Scott Morrison is finally bringing out the big guns as he limps battered and bruised towards the 2022 election: a 60 Minutes interview.
Scott Morrison is finally bringing out the big guns as he limps battered and bruised towards the 2022 election: a 60 Minutes interview with his wife, Jenny Morrison.
Featuring Karl Stefanovic sipping a margarita in the kitchen of the Prime Minister’s taxpayer-funded Kirribilli House and the threat of watching ScoMo cook a curry, again, the exclusive interview will air on Sunday.
But the promo clip suggests there’s one subject the couple warned was “too soon” to joke about – the Prime Minister’s ill-fated trip to Hawaii with his wife and family in 2019 that he tried to hide from the public.
After asking the couple what they might find time to do if they win the next election, Stefanovic then adds, “you could go to Hawaii!”.
The suggestion leaves both Jenny and her husband Scott briefly speechless before looking at their laps.
“Too soon,’’ Stefanovic adds, before they both agree it was “too soon” to joke about.
The Prime Minister famously agreed to take his kids to Hawaii after cancelling a previous trip and promising his wife that the overseas summer holiday would definitely go ahead.
The 60 Minutes interview is also expected to canvass the Brittany Higgins furore, including her husband’s revelation that he had to be told to think about it “as a father” by his wife.
Ms Higgins has criticised Mr Morrison for a comment he made after she went public with allegations she was raped at Parliament House in 2019.
“Jenny and I spoke last night and she said to me, ‘you have to think about this as a father. What would you want to happen if it were our girls?’” Mr Morrison had said.
“Jenny has a way of clarifying things. Always has. And so, as I’ve reflected on that overnight and listened to Brittany and what she had to say.”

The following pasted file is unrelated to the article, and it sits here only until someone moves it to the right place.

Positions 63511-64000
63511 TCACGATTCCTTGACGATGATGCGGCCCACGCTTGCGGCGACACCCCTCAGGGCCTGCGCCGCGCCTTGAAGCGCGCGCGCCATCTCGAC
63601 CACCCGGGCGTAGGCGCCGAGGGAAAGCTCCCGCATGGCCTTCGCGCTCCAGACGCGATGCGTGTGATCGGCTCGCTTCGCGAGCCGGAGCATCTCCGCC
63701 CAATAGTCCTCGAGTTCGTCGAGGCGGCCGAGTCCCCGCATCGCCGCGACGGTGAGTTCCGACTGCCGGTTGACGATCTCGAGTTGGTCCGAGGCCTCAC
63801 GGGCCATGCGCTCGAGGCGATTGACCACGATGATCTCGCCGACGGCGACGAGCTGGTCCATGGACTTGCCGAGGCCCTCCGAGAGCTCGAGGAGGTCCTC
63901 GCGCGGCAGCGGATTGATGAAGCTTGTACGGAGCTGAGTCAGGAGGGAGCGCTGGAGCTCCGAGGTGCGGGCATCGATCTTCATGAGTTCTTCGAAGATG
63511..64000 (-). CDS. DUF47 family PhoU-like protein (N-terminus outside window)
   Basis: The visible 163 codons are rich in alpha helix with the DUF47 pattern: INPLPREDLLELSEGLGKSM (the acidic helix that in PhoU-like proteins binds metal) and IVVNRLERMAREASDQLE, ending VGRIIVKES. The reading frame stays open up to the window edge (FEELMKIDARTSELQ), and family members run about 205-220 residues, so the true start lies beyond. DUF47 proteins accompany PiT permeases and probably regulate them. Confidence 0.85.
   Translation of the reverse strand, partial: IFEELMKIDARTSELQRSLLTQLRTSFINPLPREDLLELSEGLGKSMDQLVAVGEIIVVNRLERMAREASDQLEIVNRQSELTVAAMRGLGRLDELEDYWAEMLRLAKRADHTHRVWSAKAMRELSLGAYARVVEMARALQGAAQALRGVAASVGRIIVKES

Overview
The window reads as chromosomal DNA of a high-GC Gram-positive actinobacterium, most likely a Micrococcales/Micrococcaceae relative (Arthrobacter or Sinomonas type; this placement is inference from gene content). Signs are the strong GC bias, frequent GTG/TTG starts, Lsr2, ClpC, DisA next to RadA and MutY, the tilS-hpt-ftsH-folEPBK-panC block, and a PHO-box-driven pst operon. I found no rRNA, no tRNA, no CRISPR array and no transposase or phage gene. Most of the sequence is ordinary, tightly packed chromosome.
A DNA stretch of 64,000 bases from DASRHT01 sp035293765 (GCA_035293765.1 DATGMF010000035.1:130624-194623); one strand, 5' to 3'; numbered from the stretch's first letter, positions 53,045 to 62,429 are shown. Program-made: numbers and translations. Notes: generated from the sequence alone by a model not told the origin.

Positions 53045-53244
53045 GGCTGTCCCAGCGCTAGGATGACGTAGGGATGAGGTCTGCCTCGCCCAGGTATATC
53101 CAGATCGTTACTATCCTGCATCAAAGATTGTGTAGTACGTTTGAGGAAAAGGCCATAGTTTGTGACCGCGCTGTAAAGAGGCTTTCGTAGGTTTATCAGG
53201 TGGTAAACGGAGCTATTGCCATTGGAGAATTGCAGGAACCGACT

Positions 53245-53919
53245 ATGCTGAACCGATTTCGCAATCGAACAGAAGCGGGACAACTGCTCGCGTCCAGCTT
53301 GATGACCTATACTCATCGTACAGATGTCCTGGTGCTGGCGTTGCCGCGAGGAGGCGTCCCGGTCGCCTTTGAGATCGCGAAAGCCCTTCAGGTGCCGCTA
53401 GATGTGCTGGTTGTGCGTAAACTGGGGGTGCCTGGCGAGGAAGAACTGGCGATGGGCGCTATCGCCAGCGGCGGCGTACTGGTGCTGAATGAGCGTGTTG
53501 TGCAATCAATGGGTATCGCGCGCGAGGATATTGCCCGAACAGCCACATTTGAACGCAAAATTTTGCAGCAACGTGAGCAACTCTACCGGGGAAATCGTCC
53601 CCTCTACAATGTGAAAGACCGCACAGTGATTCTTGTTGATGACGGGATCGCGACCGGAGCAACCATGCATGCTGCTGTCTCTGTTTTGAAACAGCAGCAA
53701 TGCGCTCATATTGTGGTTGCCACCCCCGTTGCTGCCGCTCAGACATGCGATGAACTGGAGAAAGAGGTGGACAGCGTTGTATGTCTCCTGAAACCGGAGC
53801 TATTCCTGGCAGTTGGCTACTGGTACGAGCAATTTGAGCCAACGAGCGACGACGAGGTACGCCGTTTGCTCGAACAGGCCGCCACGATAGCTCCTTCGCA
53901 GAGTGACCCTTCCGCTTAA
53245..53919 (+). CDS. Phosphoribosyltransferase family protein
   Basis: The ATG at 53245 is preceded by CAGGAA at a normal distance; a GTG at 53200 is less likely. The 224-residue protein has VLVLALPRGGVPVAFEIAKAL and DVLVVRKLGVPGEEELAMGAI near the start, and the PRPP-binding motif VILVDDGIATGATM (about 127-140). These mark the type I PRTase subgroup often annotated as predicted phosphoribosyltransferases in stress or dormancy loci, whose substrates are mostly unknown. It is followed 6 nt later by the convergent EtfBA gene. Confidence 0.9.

Ms Higgins told the national press club on Thursday that sometimes the Prime Minister’s language had been “shocking and, at times, admittedly offensive” over the past year.
“But his words wouldn’t matter if his actions had measured up. Then, or since,” she said.
“I didn’t want his sympathy as a father, I wanted him to use his power as Prime Minister.
“I wanted him to wield the weight of his office and drive change in the party and our parliament, and out into the country.”
Jenny Morrison emerged as something of a campaign weapon during the 2019 election campaign and the Prime Minister often refers to her sage advice in interviews.
She’s even going to answer the question of what advice she would have given to her 16 year-old self, the age at which she started dating her husband.
The couple have previously spoken out over her long battle to conceive and multiple rounds of IVF.
“Yes, I was very sad that I couldn’t have children. That framed a lot of my life,’’ Mrs Morrison said previously.
“I sent this message out to my friends saying, ‘This is just my path and, if children aren’t on it, then there’s a far better plan happening for me anyway’, so I just got on with the journey and that was a turning point.”
It was years later, at the age of 39 that Jenny gave birth to Abigail Rose on the seventh day of the seventh month in the year 2007.
“She is our miracle child, the answer to a lifetime of prayer and 14 years of painful, invasive, heartbreaking treatment,” the Prime Minister said.
In his maiden speech he said “God remembered her faithfulness and blessed us”.
“Afterwards, it really increased my faith because, while I was crying out, wondering, ‘Where are you?’, He said, ‘I am right here and I knew this day was coming’,’’ he said.
“I am not superstitious, but the fact that [Abigail Rose] was born on the seventh of the seventh, 2007, I believe was not an accident. [I believe] that was a message to me about who’s in charge.”